Tuesday, 24 November 2009

Launceston Place

This recession has brought with it a few positives for food lovers. First, cooking from scratch at home is becoming trendy again as wallets are leaner, so the cookery book business is booming, and second, most the top end restaurants are trying frantically to get bums on seats and a buzz back in their businesses by offering affordable set menus. So, when we want to eat in, there's more than enough material online and on our bookshelves to inspire, and when we want to eat out, we can start trying out the fancy restaurants that would previously have bust the budget.

One of the many restaurants offering attractive deals is Launceston Place (among others: Quo Vadis, Bentley's Oyster Bar, Wild Honey, Modern Pantry, and Le Cafe Anglais). Granted, £26 per person for a 3-course set Sunday lunch isn't pocket money, but if value for money, wonderful produce, and a mastery for cooking bring a smile to your face, consider this a steal.

This old Kensington haunt is tucked in a beautiful residential village enclave. It was acquired by D&D London in 2007, owners of Coq d’Argent, Plateau, Sartoria, and Le Pont de la Tour, and is the stomping ground for Tristan Welch, former head chef for Marcus Wareing at P├ętrus, and his junior sous chef Steve Groves, who has just won the BBC's MasterChef: The Professionals.

Our 3-hour lunch began with a warm welcome into the smart and intimate boutique-hotel-style interior: thick linen tablecloths, mirrors, black matte walls, taupe carpets, and suede chairs. It had been a while since we had caught up with our friends, so we were hoping the atmosphere wouldn't be hushed and sombre, as these fancy West London places often are. We needn't have worried. There was a gentle buzz, and the partitions and soft furnishings prevented our enthusiastic levels of conversation troubling anyone else.

We went straight for the £26 set menu, my vegetarian friend being offered an a la carte dish for her main to substitute the fish/meat course for no extra charge. A welcome surprise, once Nina had chosen a decent bottle of French white, was the attentive and friendly service. They even graciously laughed at Jon's jokes! (sorry, Jon)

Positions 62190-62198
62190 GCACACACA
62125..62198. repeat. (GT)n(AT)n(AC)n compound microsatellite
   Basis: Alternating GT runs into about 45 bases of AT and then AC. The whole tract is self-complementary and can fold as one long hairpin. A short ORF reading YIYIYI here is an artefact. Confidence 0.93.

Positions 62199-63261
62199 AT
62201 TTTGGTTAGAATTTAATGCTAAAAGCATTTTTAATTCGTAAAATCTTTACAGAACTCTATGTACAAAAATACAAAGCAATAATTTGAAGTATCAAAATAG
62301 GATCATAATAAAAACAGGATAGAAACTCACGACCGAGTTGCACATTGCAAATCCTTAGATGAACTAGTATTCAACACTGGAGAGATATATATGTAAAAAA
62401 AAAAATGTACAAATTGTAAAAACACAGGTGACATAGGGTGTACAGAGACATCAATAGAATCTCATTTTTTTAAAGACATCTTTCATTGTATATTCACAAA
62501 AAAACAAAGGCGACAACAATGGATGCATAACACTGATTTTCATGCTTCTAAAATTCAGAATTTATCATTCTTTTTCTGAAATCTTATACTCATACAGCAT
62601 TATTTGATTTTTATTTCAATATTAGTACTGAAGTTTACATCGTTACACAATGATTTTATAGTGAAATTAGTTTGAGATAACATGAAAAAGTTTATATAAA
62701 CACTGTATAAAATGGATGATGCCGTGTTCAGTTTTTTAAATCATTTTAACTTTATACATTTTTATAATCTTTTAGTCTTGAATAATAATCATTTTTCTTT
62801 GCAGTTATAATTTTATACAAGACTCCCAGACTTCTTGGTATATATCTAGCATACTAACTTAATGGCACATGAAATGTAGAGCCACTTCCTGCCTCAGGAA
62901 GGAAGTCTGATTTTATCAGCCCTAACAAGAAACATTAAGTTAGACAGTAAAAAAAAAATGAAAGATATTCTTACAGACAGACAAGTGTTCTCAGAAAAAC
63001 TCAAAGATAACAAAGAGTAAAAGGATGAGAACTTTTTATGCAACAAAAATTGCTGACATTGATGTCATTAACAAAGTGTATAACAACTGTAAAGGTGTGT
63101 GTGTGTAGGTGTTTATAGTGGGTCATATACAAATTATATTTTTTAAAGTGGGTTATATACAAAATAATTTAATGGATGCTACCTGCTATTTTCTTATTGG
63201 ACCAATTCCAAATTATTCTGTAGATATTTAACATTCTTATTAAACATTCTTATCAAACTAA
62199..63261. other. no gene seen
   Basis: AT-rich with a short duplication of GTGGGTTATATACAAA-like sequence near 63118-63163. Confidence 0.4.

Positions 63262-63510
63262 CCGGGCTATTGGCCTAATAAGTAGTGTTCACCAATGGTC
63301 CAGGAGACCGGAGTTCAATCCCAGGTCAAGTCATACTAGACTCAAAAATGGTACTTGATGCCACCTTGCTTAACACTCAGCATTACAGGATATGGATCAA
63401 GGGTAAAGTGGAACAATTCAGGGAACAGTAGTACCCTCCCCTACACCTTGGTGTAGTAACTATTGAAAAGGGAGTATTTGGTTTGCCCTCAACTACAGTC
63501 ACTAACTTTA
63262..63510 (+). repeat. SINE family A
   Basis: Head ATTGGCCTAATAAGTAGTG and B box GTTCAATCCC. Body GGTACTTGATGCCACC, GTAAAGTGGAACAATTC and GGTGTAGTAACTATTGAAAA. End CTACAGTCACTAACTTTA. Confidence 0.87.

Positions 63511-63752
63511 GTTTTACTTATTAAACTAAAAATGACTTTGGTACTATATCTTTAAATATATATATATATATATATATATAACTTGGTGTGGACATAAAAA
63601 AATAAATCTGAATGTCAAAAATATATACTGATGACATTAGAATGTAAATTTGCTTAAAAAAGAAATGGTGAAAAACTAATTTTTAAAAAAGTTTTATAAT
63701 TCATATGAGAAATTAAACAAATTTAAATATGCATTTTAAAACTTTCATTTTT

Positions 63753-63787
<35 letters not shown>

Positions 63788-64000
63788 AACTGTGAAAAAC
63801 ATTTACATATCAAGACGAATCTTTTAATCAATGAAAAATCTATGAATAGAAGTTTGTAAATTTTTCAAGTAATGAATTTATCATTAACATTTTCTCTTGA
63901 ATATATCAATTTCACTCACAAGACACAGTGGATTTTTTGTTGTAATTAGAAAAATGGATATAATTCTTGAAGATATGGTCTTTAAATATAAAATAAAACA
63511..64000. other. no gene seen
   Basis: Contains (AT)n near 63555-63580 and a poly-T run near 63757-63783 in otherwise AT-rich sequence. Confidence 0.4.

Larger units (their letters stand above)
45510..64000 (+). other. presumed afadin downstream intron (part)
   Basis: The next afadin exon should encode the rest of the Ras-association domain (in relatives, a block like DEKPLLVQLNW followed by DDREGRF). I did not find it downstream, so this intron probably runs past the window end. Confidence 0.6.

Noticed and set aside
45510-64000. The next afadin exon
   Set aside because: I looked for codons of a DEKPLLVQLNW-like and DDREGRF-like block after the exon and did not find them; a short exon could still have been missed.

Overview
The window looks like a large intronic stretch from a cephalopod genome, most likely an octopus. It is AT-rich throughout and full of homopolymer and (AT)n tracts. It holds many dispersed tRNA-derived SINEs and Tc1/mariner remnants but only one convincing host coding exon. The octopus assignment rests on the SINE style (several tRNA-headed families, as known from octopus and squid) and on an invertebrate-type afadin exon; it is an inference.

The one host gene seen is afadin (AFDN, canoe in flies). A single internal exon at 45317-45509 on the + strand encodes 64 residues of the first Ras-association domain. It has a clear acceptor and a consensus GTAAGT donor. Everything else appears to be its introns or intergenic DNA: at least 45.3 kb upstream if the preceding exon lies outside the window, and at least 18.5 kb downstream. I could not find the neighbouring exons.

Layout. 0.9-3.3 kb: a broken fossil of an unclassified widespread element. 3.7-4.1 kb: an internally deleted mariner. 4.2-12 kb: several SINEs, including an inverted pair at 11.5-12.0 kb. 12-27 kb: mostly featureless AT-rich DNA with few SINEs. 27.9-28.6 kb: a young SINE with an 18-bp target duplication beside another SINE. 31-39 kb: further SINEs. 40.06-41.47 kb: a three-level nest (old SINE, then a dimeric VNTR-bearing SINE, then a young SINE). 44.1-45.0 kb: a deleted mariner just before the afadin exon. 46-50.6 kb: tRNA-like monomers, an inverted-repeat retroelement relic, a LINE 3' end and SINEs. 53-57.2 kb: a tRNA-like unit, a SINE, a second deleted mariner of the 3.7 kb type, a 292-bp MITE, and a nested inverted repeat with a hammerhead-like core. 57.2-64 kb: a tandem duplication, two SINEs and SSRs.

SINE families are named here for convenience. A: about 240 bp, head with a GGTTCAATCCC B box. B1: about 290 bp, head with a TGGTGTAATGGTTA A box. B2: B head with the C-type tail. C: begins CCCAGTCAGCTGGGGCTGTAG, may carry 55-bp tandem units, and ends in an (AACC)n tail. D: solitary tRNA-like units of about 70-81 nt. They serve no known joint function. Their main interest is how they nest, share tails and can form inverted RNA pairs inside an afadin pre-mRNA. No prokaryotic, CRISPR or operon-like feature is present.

The first amuse bouche, a gentle, light and delicate cold pea foam floating on top of warm vicchyssoise.The set menu offered a choice of three starters: Pumpkin soup, beetroot and Berkswell cheese, Crab risotto, garlic and parsley, and Potted foie gras with Maldon sea salt. The pumpkin soup was ceremoniously brought to the table in individual pumpkin shells, and poured gently into the warm bowls. The tart flakes of cheese and cubed beetroot, with sweet pea shoots, worked perfectly with the silky soft, sweet and earthy soup. A triumph.
The Potted foie gras. Time for a quip from Jon about the line of salt...
Helen's vegetarian offering for the main course was a work of art: Spinach and homemade ricotta, nutmeg, artichokes, and sage butter. Petite though the serving was, from afar the combination of tastes and textures looked delightful.
The set menu mains included: Gloucester Old Spot pork, Scottish girolles, cobnuts and quince, Devilled Cornish mackerel, braised onions and capers, and Traditional roast long horn beef with vegetables and gravy (£6 supplement). The rare beef, selected from two cuts before being carved into bread-thick slices, was enthusiastically devoured by my companions, and I went for the pork, a generous plate of ballotine stuffed with pistachios and a sliver of belly with divine crackling. The accompanying vegetables were the only low point of the meal: the cubed celeriac in a cream sauce was over-seasoned, and the roast potatoes were hard and tasteless, not crisp and fluffy as they should be. I sympathise with the kitchen: roast pots are notoriously difficult candidates for oven re-heating, and don't cope well with sitting around for hours under hot lamps. If I'm being tough, I'd say better the kitchen stray from the standard Sunday lunch components and serve mash/dauphinois/sauteed potatoes than offer sub-standard roasts.
Before dessert graced the table, another amuse bouche was offered. This time, raspberry mousse with pear sorbet and tiny slivers of crisp caramel. Another contrast in temperatures that revived the palate and was light enough to stimulate rather than rob us of our appetites.
Finally, dessert. On offer: apple tart with homemade clotted cream (for two), Banana sticky toffee pudding with Guinness ice cream, cheese trolley (£6 supplement). The sticky toffee pudding, enjoyed by all, was delightful. Not overly sweet, the deep hints of treacle complemented the savoury banana. However, with palates muddied by all the previous courses, I couldn't detect the Guinness. No matter. All plates were clean in minutes. The afternoon light had slipped into dusk and most tables were vacant. Rather than trying to chuck us out (it was clear we weren't in the mood for boozing, and hadn't consumed more than a bottle between 5 of us), the staff who had cosseted us all afternoon sweetly let us linger. The final bill was £212 between 5 of us.

The kitchen is clearly filled to bursting point with talented chefs. A little more focus, perhaps, on those veg, might just bring it its first Michelin star in 2010. It has the style, and more than a modicum of substance. In the meantime, make the most of the set menu offers while you can.

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